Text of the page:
Men of Letters: The Epistolary Ode in British Neo-Latin Poetry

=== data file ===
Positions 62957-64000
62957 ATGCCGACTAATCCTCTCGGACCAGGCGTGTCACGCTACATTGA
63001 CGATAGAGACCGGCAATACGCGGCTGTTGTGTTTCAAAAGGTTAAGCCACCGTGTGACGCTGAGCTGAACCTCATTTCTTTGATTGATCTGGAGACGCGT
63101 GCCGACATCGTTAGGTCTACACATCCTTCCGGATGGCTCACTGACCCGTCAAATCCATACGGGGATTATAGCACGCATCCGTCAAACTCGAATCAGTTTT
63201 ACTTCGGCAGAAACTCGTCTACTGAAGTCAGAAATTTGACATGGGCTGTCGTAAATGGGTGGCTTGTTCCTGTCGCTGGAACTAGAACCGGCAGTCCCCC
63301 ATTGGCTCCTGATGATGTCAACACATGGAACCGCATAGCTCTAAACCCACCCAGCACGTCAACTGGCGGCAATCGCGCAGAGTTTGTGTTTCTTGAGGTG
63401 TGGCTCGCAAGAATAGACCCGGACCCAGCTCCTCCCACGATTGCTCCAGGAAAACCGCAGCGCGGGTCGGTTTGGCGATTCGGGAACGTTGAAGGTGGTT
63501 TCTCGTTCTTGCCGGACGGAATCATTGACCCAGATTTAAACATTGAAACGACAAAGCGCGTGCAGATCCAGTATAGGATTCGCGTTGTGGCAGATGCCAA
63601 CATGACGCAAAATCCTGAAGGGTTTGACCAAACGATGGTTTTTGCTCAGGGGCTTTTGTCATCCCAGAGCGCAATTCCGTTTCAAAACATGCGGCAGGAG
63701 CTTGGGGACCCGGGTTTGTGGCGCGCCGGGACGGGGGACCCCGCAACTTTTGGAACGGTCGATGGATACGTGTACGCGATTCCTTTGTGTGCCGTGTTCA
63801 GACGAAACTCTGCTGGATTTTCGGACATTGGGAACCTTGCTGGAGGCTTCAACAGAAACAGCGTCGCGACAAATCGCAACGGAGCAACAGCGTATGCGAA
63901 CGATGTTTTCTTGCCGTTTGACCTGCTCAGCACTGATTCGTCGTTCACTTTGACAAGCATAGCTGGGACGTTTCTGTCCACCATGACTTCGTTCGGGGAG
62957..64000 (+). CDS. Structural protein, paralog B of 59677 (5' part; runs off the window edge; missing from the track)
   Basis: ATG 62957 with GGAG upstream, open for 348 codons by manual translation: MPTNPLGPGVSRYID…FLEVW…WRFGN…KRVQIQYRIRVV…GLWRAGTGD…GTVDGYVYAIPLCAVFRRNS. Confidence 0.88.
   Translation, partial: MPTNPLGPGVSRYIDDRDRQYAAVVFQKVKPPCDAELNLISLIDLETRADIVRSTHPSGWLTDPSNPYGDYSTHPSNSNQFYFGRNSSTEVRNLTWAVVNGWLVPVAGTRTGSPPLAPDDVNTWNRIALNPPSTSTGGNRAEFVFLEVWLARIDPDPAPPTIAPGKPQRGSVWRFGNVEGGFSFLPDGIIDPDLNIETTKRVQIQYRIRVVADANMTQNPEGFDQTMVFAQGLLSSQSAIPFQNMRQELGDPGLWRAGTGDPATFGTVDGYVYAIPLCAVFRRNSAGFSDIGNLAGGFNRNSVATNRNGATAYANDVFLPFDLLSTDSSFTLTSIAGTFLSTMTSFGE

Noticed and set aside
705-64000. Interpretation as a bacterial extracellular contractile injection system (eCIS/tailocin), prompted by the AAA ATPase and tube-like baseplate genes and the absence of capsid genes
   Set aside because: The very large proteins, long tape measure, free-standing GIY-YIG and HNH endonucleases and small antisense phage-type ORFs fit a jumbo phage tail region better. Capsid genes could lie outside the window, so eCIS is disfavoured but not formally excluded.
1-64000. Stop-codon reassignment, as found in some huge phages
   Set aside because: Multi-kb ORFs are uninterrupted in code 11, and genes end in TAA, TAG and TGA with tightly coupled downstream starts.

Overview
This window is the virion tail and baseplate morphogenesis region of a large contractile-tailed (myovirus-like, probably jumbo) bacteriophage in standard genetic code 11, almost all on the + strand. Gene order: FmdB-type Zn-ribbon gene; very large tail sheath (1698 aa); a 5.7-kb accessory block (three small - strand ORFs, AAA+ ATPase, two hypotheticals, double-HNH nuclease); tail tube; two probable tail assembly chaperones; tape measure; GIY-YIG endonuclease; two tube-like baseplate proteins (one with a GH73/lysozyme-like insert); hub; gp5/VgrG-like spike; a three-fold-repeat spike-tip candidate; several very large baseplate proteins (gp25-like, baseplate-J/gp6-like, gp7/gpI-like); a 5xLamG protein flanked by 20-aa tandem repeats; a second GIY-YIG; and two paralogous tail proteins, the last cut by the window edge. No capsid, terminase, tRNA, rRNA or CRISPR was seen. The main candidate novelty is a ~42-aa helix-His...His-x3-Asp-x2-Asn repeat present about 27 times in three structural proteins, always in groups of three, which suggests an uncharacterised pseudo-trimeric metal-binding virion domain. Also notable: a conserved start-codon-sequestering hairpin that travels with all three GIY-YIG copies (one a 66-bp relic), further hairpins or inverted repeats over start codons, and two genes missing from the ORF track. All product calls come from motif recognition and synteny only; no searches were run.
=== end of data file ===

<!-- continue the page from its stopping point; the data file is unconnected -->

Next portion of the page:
By the 18th century Latin verse letters in a lyric (rather than hexameter) form had emerged as a specific phenomenon among British neo-Latin poets, but this form has not been studied, or even defined, as a distinct lyric sub-genre. Horace was a major landmark in culture and education, and the composition of original Latin verse in his style was considered the highest mark of distinction. The Anglo-Latin ‘epistolary ode’ was a generic blend of lyric form and hexameter subject matter, derived in particular from Horace’s Odes and Epistles. I aim to demonstrate that British neo-Latin poets of this period developed the Latin Horatian ode almost as a language of their own: a personal and social genre to communicate about their lives, context, and experience in a medium viewed with affection and esteem. Work on this material, which has received little critical attention, will enhance our understanding of the social and cultural role of neo-Latin literature in the British context, and offer the first overview and informed definition of a significant genre. I intend to chart the development of the ‘epistolary ode’, considering both the evolution of the Latin verse letter from Petrarch onwards, and the popularisation of the Horatian ode on the continent and in Britain. I hope to draw conclusions about the place of the genre in British Latin poetry, focusing on 18th century lyric epistle writers and their generic predecessors of the 16th and 17th centuries, and basing my research on material found in manuscripts, printed anthologies and periodicals.